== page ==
After being charged, Rodwan said: “My life is worth more than his life.”
In a statement, the Metropolitan Police said: “PC Outten will always have the physical scars from the attack and his hand will never recover its full strength. PC Outten was inundated with support from the public after the attack and as well as being sent kind messages, he received dozens of cards and gifts that still reached him despite only being addressed to ‘machete police officer London.’
“PC Outten hopes to be back patrolling the streets of London soon in his new position with the Met’s Roads and Transport Policing Command.”
Detective Chief Inspector Nathan Munson from the North East area’s CID, who led the investigation, said: “Rodwan was not acting in self-defence on that day – the number of blows, the force of the blows and targeted blows to PC Outten’s head proved this.
“It is reassuring for Londoners to know this violent individual will be unable to cause harm to other members of the emergency services or the wider public. I’m proud of PC Outten, he demonstrated incredible bravery and professionalism on the night of the incident, which undoubtedly prevented him suffering even more serious injuries.
“I’d also like to pay tribute to PC Outten’s friends, family and colleagues who have supported him throughout this traumatic time, and finally the investigation team whose dedication and commitment helped secure the conviction. I’m pleased to say PC Outten has recovered well from his injuries and is looking forward to returning to work.”
Commander for the North East Basic Command Unit, Detective Chief Superintendent Richard Tucker, said: “This frenzied, brutal attack on PC Outten is a stark reminder of the dangers London’s officers face and confront every day to keep the public safe and tackle crime.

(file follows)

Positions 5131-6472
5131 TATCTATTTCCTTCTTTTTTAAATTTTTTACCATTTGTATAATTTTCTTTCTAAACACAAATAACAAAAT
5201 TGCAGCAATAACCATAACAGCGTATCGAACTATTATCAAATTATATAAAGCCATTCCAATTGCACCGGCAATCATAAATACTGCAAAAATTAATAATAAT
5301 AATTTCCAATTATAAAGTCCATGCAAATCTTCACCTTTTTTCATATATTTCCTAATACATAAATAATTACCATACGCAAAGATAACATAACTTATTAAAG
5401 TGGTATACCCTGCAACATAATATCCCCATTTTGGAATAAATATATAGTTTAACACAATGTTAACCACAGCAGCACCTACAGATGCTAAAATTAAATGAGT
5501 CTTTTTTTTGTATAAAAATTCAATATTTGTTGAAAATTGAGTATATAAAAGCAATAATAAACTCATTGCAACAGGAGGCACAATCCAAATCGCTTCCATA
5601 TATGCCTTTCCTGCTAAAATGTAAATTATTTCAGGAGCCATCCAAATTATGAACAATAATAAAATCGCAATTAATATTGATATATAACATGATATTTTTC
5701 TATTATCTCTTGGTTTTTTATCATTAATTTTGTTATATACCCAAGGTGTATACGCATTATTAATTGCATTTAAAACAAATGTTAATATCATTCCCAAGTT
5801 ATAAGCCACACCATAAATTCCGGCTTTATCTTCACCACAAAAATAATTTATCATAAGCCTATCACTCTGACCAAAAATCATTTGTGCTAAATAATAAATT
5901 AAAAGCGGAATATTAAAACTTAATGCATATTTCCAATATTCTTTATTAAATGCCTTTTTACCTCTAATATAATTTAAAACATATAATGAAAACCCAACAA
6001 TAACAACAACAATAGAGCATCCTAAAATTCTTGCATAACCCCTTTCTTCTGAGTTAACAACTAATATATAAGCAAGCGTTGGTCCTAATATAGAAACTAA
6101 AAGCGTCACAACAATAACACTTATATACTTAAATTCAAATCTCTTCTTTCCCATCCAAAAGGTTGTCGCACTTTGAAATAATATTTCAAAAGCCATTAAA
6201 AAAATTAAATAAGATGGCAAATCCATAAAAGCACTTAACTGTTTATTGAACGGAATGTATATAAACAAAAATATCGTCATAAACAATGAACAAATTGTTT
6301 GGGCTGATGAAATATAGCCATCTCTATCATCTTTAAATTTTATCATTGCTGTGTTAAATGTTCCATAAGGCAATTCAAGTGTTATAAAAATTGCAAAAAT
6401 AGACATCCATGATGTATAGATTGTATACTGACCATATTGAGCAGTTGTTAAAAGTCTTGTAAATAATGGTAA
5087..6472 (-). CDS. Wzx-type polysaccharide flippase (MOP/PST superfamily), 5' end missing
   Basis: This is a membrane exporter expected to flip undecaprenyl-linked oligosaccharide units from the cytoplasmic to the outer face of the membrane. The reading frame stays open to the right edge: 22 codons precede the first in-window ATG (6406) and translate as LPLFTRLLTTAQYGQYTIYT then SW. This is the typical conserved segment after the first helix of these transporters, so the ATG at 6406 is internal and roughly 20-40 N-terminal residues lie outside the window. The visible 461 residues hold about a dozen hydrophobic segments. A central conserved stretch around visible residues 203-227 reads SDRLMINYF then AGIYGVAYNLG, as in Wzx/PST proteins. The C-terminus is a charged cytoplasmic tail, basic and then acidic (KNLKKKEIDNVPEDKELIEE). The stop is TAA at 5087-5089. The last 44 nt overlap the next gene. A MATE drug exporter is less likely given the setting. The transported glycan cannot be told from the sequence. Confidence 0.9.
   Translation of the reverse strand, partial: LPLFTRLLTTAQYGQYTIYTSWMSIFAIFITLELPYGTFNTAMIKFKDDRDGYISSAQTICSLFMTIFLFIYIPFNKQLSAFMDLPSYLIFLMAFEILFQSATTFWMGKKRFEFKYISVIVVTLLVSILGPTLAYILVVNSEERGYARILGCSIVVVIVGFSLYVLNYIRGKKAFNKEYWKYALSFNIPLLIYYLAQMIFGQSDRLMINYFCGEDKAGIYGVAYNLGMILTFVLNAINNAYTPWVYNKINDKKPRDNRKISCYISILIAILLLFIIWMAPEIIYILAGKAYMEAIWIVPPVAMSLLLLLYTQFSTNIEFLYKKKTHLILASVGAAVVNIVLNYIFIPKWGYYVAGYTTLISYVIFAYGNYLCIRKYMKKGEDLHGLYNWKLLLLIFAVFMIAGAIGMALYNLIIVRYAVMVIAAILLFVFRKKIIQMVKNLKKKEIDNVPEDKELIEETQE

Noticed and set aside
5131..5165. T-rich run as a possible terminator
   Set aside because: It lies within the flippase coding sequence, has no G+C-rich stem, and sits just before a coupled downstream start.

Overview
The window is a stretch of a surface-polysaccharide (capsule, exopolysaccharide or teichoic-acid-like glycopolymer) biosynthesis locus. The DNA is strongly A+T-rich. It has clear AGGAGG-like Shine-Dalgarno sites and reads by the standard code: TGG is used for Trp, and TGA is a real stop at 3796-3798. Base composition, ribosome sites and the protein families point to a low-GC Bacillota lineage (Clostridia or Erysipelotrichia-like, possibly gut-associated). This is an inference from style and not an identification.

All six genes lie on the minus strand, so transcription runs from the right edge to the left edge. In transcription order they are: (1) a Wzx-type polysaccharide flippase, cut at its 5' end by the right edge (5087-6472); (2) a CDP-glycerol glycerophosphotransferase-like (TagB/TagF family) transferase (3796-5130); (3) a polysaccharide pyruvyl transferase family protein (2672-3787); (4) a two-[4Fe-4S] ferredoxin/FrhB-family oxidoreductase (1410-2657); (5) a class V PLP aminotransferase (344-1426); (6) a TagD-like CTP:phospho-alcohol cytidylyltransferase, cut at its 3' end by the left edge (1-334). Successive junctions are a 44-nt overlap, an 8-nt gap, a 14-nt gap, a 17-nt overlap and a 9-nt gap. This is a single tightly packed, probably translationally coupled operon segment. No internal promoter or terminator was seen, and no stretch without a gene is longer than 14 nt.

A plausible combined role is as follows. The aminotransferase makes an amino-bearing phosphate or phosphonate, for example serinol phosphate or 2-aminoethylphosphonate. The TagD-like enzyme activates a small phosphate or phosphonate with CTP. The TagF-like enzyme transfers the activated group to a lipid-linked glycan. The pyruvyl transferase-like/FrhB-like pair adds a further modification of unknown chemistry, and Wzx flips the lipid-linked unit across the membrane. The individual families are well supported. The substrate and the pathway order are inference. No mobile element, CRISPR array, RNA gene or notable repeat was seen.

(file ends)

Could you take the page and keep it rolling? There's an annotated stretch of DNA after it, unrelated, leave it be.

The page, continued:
“Officers should be able to go about their work, protecting the public, without fear of abuse or attack. Unfortunately that is not the reality, and officers are regularly the victims of unacceptable physical assaults whilst on duty, but this is something we should never accept as ‘part of the job.’
“The Met takes officer welfare extremely seriously and continues to invest in the very best officer safety equipment. Luckily, PC Outten was carrying a Taser and miraculously managed to use it despite being savagely attacked. I honestly believe that using that Taser may have saved PC Outten’s life.
“I would once again like to commend the remarkable bravery, resilience and determination PC Outten showed that night. He is a real credit to the Met and to the communities he polices. Londoners are lucky to have officers like PC Outten looking out for them.
“I would also like to take the opportunity to say thank you to the members of the public who did not just stand there and watch, but stepped in to help. I would also like to say a sincere thank you to the London Ambulance Service and the Royal London Hospital for all the incredible care and compassion they showed to PC Outten on that night.”
PC Outten was one of 5,900 police officers and staff in the Met who were victims of assault in 2019.Tags: Waltham Forest, Leyton